Innokentiy Fyodorovich Annensky (Russian: Инноке́нтий Фёдорович А́нненский, IPA: [ɪnɐˈkʲenʲtʲɪj ˈfʲɵdərəvʲɪtɕ ˈanʲɪnskʲɪj] (listen); 1 September 1855 (N.S.) – 13 December 1909 (N.S.)) was a poet, critic and translator, representative of the first wave of Russian Symbolism. Sometimes cited as a Slavic counterpart to the poètes maudits, Annensky managed to render into Russian the essential intonations of Baudelaire and Verlaine, while the subtle music, ominous allusions, arcane vocabulary, the spell of minutely changing colours and odours were all his own. His influence on the first post-Symbolist generation of poets (Akhmatova, Gumilyov, Mandelshtam) was paramount.
|Born||Innokentiy Fyodorovich Annensky|
1 September 1855
Omsk, Russian Empire
|Died||13 December 1909 (aged 54)|
St Petersburg, Russian Empire
Annensky was born into the family of a public official in Omsk on 1 September N.S. 1855. In 1860, while still a child, he was taken to Saint Petersburg. Innokenty lost his parents early on, and was raised in the family of his older brother, Nikolai Annensky, a prominent Narodnik and political activist.
In 1879, Innokenty graduated from the philological department of St. Petersburg University, where he concentrated on Historical-comparative linguistics. He became a teacher, and taught classical languages and ancient literature studies in a gymnasium in Tsarskoe Selo. He served as the Director of this school from 1886 until his death in 1909. Anna Akhmatova graduated from this school, and called Annensky "my only teacher," as did Nikolai Gumilev, who called him "the last of Tsarskoe Selo's swans."
Like Vasily Zhukovsky before him, Annensky was somewhat reluctant to publish his original poems and first gained renown with his masterful translations of Euripides and the French Symbolists. From 1890 until his death in 1909, he translated from Ancient Greek all the works of Euripides. At the beginning of the 1900s, Annensky wrote a series of tragedies modelled after those of ancient Greece: Melanippa-filosof (1901), Tsar Iksion (1903), Laodamia (1906). Some of these works were dedicated to his colleague, Faddei Zielinski, who would later write his obituary.
Among the worlds, in glimmering of stars,
The single Star is ever my attraction…
Not 'cause I'd so loved Her so far,
But 'cause I live with others with aversion.
And if my doubts were an awful plight,
I just from Her wait for the final answers,
Not 'cause She sends to me the saving light,
But 'cause with Her I can live and in darkness.
Translation by Yevgeny Bonver 2001
Among cold worlds, immersed in starry glow,
One single star's name I repeat- why bother
It's not because she has my only love
Because it's simply far too dark with others.
And if it's getting heavy with the doubt
Hers is the only precious answer heeded
It's not because her light is very bright
It is because no light with her is needed.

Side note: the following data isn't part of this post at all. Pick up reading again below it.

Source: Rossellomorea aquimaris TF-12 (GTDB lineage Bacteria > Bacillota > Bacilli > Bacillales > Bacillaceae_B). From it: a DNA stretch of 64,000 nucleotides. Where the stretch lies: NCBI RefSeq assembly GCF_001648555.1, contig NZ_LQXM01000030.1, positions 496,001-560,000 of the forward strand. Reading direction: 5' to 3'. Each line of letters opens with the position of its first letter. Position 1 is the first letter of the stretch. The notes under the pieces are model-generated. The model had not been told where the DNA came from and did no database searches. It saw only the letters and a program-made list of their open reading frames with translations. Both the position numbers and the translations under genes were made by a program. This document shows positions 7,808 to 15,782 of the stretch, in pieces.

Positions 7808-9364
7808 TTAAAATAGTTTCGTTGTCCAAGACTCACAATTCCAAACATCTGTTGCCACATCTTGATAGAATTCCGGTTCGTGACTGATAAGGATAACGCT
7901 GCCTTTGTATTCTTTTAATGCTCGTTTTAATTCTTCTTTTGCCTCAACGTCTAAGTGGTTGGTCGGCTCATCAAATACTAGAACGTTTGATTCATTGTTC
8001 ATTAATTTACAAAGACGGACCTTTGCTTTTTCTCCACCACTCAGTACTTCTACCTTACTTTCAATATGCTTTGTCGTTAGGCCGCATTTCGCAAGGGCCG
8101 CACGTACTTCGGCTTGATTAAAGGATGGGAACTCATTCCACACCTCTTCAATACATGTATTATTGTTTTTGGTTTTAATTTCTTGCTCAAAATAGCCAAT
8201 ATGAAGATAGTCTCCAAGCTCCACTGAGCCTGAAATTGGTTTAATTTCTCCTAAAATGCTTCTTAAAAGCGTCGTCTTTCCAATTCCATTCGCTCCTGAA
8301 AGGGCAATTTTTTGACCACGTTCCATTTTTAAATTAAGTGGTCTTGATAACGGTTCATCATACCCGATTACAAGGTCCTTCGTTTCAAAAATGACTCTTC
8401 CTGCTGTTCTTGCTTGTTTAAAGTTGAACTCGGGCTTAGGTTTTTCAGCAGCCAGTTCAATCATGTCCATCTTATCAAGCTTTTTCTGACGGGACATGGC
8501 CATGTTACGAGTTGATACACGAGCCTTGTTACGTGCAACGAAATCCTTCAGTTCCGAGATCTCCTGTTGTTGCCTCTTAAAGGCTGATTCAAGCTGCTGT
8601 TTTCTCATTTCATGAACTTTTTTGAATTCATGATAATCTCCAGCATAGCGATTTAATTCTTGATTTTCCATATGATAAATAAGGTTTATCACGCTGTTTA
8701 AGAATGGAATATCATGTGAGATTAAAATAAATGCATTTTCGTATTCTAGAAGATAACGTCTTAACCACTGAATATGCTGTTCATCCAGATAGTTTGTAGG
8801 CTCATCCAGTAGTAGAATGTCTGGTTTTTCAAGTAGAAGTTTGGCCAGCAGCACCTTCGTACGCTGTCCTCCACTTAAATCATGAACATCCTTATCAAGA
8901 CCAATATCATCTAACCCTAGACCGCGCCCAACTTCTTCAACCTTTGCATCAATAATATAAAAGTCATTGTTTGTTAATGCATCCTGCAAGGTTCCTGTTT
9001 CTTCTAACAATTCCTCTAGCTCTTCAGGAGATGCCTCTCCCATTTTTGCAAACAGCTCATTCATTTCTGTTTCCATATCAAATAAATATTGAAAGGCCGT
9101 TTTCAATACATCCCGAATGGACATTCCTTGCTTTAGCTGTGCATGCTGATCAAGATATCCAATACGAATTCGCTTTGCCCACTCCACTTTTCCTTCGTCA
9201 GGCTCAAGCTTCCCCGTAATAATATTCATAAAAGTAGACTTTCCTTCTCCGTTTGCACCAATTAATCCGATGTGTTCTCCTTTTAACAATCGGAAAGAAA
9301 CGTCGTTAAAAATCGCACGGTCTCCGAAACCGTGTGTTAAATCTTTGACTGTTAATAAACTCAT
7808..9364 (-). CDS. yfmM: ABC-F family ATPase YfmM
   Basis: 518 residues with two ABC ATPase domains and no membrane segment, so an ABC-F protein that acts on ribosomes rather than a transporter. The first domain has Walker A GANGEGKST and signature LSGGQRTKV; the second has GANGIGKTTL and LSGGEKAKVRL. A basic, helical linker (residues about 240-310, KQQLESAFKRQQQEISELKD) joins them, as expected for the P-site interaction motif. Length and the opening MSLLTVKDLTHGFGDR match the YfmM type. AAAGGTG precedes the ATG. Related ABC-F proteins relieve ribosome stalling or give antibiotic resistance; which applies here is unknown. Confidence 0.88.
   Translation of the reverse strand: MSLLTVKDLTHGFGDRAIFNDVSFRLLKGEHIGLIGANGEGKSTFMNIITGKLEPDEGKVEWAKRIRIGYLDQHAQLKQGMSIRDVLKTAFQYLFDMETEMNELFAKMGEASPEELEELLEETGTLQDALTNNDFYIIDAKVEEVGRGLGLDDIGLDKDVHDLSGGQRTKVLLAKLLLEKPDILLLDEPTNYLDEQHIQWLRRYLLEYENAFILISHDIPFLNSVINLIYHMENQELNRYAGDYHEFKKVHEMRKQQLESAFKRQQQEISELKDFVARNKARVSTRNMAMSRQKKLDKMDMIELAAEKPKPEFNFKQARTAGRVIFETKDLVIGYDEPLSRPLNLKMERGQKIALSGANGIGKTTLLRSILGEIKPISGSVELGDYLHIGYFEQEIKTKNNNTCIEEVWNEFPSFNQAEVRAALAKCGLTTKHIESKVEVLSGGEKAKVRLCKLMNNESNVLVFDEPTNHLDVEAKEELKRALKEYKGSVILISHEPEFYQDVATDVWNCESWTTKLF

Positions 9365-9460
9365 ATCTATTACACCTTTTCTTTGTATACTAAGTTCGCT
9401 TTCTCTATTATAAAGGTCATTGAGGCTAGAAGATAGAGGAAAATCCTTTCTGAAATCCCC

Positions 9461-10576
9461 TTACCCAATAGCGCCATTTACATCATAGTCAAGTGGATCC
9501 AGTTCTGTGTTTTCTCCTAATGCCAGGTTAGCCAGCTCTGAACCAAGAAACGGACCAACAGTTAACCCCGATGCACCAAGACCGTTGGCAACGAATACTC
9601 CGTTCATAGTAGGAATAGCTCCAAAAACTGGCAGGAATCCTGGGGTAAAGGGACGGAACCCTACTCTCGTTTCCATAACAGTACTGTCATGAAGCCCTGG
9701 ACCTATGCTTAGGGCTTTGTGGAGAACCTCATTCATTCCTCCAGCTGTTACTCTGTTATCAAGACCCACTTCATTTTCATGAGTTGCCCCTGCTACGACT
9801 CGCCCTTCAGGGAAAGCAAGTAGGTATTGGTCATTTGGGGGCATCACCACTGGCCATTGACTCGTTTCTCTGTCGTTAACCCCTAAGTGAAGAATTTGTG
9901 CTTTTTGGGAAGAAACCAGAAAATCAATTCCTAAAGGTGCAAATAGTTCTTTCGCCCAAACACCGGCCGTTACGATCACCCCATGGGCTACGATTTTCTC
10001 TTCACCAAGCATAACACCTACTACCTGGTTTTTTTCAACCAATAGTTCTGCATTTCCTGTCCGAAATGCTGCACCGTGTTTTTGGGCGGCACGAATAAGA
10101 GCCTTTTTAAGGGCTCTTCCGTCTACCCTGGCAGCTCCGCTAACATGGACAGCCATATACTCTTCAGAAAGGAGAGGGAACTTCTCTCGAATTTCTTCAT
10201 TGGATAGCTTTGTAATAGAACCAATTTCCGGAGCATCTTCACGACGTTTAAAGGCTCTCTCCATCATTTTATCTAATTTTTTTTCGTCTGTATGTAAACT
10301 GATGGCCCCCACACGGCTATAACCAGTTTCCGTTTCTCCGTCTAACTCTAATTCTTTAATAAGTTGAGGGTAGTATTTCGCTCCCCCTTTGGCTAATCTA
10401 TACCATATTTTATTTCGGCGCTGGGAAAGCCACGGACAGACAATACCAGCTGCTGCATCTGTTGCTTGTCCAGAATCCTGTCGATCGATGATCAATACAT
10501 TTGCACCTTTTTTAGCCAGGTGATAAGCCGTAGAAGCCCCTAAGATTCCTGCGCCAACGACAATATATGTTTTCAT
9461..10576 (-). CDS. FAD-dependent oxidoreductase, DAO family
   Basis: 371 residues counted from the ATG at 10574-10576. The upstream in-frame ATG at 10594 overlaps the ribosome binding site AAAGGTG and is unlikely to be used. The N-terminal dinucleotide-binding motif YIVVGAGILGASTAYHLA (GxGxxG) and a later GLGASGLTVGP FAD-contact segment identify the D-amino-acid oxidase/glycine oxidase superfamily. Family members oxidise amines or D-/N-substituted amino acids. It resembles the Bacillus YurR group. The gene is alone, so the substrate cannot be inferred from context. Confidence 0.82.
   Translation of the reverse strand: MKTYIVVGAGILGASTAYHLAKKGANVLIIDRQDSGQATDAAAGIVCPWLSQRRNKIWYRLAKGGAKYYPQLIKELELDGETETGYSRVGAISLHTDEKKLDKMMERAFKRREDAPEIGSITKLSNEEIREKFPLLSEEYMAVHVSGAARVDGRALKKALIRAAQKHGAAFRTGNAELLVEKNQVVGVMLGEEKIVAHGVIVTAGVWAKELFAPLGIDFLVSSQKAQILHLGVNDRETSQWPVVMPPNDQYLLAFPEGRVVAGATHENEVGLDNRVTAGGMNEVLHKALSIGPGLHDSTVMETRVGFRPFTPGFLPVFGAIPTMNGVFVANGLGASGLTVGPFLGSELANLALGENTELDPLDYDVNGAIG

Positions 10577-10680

Amid the Worlds
|—Translated by Eugenius, 2013|
As a literary critic, Annensky published The Book of Reflections, two volumes of essays on Nikolai Gogol, Mikhail Lermontov, Ivan Goncharov, and, his favourite, Fyodor Dostoyevsky. His essays were sometimes termed "critical prose" because of the artistic value of these texts. During his last months, Annensky worked as an editor of Sergei Makovsky's journal Apollon, in which he published some essays on poetry theory. Nikolai Gumilev valued these theoretical works very highly and considered Annensky to be the first true acmeist.
In literary history, Annensky is remembered primarily as a poet. He started writing poetry in the 1870s but did not publish it. He followed the advice of his older brother, Nikolay, not to publish anything until he is 35. His first collection of poems, entitled Quiet Songs, was published in 1904 under the pseudonym Nik. T.-o (i.e., "No one" in Russian). It gained moderate praise from leading Symbolists, many of whom didn't suspect that Annensky was the author. His second book, Cypress Box, was much more important. The poet died just days before its projected publication. Many of his unpublished pieces were edited in the 1920s by his son, Valentin Krivich, who was a minor poet.
On December 13 N.S. 1909, Innokenty Annensky died from a heart attack at the Tsarskoe Selo railway station in Saint Petersburg. His death was linked to family difficulties. Many of his finest pieces (e.g., Stansy, Dalnie Ruki) were inspired by Annensky's unrequited love for his daughter-in-law.
Annensky's best poems are intricate and obscure: the images are meant to evoke (rather than to record) subtle associations of half-forgotten memories. He once said that the most important thing in poetry is a thread that would bind all the rambling associations into a tightly structured short poem. Aleksander Blok called him a necrophiliac poet, with death being his only theme. While this assessment may appear harsh and far-fetched, it is true that Annensky alluded to death in the sinister odours he cites in many of his poems.
References and notesEdit
- In the memoirs of his son, Valentin Krivich the birth year was stated incorrectly as 1856, from there the date propagated in many biographies, the same incorrect birth year is even stated on Innokenty Anennsky's grave. Only in the 1970s a special archive investigation determined the correct birth year as 1855. See 
- Schmadel, Lutz D. (2003). Dictionary of Minor Planet Names (5th ed.). New York: Springer Verlag. p. 314. ISBN 3-540-00238-3.
|Wikimedia Commons has media related to Innokenty Annensky.|